Building Trust the Safaricom Way

At Safaricom, we are committed to putting the customer at the centre of everything we do

17 Oct 2017 . 1,446 Views

In the Shakespeare’s play, The Twelfth Night, the character Malvolio makes a statement that has remained true centuries down the line.

“Some are born great,” Malvolio told Olivia, “some achieve greatness and some have greatness thrust upon them.

Experts have said that no modern business can achieve greatness without building deep trust with its customers. Safaricom’s Customer Service Week theme this year was ‘Service Excellence and Building Trust.’

Majorie Adams, the CEO of AQB, a business process and software consulting firm that improves the efficiency of clients’ accounting departments writes that organisations with great customer relationships are able to grow their businesses without gimmicks.

“You have to be good at what you do, of course, but having a truly successful business is based on one simple concept: trust,” writes Adams. “With trust, you’ll have customers (or clients) for life. Without trust, you may as well pack up and go home.”

Safaricom is driven by three strategic pillars which are; putting customers first, offering relevant products and services, and enhancing operational excellence.

On the frontline of Safaricom’s customer experiences are men and women who work round the clock to make sure that the greatness of the experience enjoyed through the telco’s products and services never diminishes.

In the age of social media, stories about poor customer service are more likely to spread faster than stories on great service. And of course when the public is happy about great customer service, they can share a story a million times in a minute.

Once these public complaints get back to the men and women who wake up every day with a purpose to serve, it makes them feel unappreciated and lacking recognition.

Every year, the first week of October is dedicated to Customer Service Week. Although the week is about appreciating our customers, it also focuses on celebrating staff who serve and support customers.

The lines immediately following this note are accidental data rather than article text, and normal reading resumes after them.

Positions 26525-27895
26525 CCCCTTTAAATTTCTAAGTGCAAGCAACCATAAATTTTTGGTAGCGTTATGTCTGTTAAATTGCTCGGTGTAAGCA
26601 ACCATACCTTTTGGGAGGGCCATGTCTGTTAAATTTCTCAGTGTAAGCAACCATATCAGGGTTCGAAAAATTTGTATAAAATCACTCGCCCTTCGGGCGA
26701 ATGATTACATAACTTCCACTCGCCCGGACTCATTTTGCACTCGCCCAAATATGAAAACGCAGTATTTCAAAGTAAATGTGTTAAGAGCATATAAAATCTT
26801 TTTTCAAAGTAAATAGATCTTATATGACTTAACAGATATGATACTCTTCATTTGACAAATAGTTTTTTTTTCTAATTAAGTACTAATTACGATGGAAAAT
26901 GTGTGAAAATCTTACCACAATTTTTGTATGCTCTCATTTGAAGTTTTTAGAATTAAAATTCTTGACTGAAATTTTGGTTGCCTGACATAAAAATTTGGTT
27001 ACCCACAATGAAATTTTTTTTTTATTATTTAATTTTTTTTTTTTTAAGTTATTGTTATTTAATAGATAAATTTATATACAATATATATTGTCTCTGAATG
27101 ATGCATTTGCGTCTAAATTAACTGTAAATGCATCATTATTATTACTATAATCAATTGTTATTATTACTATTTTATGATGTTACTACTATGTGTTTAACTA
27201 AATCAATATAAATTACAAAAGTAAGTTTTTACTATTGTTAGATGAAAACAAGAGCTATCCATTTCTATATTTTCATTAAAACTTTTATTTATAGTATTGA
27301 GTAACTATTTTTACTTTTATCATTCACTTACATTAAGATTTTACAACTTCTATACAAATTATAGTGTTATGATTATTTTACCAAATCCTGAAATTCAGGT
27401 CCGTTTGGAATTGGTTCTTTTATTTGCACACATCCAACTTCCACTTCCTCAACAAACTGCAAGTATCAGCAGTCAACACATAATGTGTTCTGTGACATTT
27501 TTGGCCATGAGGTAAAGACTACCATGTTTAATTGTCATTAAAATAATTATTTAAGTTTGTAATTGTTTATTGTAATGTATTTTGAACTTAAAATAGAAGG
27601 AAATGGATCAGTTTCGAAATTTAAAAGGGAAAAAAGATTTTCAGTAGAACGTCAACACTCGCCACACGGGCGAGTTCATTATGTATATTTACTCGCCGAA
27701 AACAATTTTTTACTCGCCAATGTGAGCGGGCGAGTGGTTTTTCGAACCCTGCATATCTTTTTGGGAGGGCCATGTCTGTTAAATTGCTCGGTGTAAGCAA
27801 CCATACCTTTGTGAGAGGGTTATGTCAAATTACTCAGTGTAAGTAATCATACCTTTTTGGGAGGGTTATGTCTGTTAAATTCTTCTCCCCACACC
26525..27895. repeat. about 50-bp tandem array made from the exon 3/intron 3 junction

“For us, Customer Service is an everyday activity. Customer service week is about the people who deliver that service on a daily basis,” Goldermier Opiyo, Head of Safaricom Contact Center says. “The trust element for us is so key. Customer service week is about your core business.”

Chief Innovation Officer, Safaricom, Kamal Bhattacharya attends to a customer during the Safaricom Customer Service activation at the Westgate Mall shop.

Faith Wathoni Muthoni, has worked with Safaricom for the past five-and-a-half years and for her nothing brings her more satisfaction than serving customers and sharing in their different experiences.

“What I love about this job is that I am able to help a customer,” says Muthoni, a Customer Experience Executive. “I enjoy serving customers with different experiences.”

Which Julius Gatitu, knows only too well.

“The biggest challenge is that customers expect us to have solutions to everything, including answers to issues beyond the products and services we offer as Safaricom,” says Gatitu. “A customer can call because their house is on fire and they expect you to help. What we do is look for ways in which we can assist the customer, like for example giving them the police and fire brigade hotline numbers because they expect that Safaricom has a solution for everything.”

“When you are serving a customer give it your best, empathize with them, listen to them, because at the end of the day they called because they had a query that needed to be sorted,” says Maureen Obande, a Customer Experience Executive. “For us at Safaricom, we don’t have to wait until October. I think (Customer Service) is a program that should be running from January to December.”

“Every day you want to find out what’s happening; what’s new. Every day you change at least one person’s life,” Sauda M. Bashir, a Customer Experience Executive says.

According to Sauda even when you have a bad day you must always be nice to the customer because just like you would go to someone and ask for help, this is person is also in need of your help and so you must always be ready to help.

“We always remember that this person is also human and they want you to assist them,” said Sauda.

 

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